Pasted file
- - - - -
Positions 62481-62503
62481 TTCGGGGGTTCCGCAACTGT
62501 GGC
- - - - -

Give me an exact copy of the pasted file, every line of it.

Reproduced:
Positions 62481-62503
62481 TTCGGGGGTTCCGCAACTGT
62501 GGC